Keeping Out Competition
Did you know that you can be denied a law license if you have too many outstanding student loans? Look at this quote from the New York Times:
“Applicant has not made any substantial payments on the loans,” the judges wrote in a terse decision and an unusual rejection of the committee’s recommendation.
According to these New York judges, you’re supposed to borrow money for law school and pay off the loans before you begin working as a lawyer. Only afterward will you be admitted to the bar. Never mind that people can pay off loans far more easily once they’re practicing lawyers — or that this policy gives a huge advantage to wealthy law students.
Many students with debt have become lawyers, of course, which makes this story appear to be an outrageous anomaly. And I expect that all the scrutiny from the press will lead to a reversal of the decision.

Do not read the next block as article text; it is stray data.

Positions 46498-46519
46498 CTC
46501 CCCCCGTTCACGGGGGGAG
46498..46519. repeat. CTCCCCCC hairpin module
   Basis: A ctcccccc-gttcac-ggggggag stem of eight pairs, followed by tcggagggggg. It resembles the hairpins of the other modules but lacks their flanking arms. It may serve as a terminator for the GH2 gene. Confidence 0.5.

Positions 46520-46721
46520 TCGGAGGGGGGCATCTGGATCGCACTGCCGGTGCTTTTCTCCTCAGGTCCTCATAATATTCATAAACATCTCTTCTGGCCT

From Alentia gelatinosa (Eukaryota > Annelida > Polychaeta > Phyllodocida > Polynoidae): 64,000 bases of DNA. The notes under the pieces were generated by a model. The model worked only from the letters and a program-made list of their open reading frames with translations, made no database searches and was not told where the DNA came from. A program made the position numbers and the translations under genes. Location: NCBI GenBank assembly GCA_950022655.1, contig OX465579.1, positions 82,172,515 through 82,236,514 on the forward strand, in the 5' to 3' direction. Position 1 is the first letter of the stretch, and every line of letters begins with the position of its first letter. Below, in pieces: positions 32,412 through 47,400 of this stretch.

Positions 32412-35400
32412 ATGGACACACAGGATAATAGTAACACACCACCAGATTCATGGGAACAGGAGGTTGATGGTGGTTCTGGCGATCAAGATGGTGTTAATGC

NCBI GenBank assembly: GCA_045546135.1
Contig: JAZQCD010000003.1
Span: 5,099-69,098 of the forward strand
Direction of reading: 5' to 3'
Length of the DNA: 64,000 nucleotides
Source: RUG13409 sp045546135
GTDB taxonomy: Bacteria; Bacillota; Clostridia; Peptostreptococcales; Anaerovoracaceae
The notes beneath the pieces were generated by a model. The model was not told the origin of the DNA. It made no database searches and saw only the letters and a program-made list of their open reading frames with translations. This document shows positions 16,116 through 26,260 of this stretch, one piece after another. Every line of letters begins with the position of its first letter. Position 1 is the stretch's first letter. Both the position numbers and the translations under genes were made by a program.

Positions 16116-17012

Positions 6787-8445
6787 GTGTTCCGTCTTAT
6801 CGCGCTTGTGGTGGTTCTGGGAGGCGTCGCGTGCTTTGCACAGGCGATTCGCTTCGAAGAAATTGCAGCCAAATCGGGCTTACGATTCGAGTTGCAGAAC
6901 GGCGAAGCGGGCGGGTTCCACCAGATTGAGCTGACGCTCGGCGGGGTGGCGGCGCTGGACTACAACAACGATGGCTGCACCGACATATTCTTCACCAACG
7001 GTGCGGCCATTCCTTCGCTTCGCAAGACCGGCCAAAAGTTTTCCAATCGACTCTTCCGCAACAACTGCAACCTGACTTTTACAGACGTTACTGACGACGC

That doesn’t mean we should rest assured if this man succeeds in his quest to practice law. Occupational licensure prevents people from earning a living if they don’t meet arbitrary requirements; it’s had that pernicious effect all along. This particular case is unusual because one man was held to a higher standard than other applicants. When licensing requirements bar people from professions for falling a little bit short of the standards, which happens all the time, it doesn’t make the news.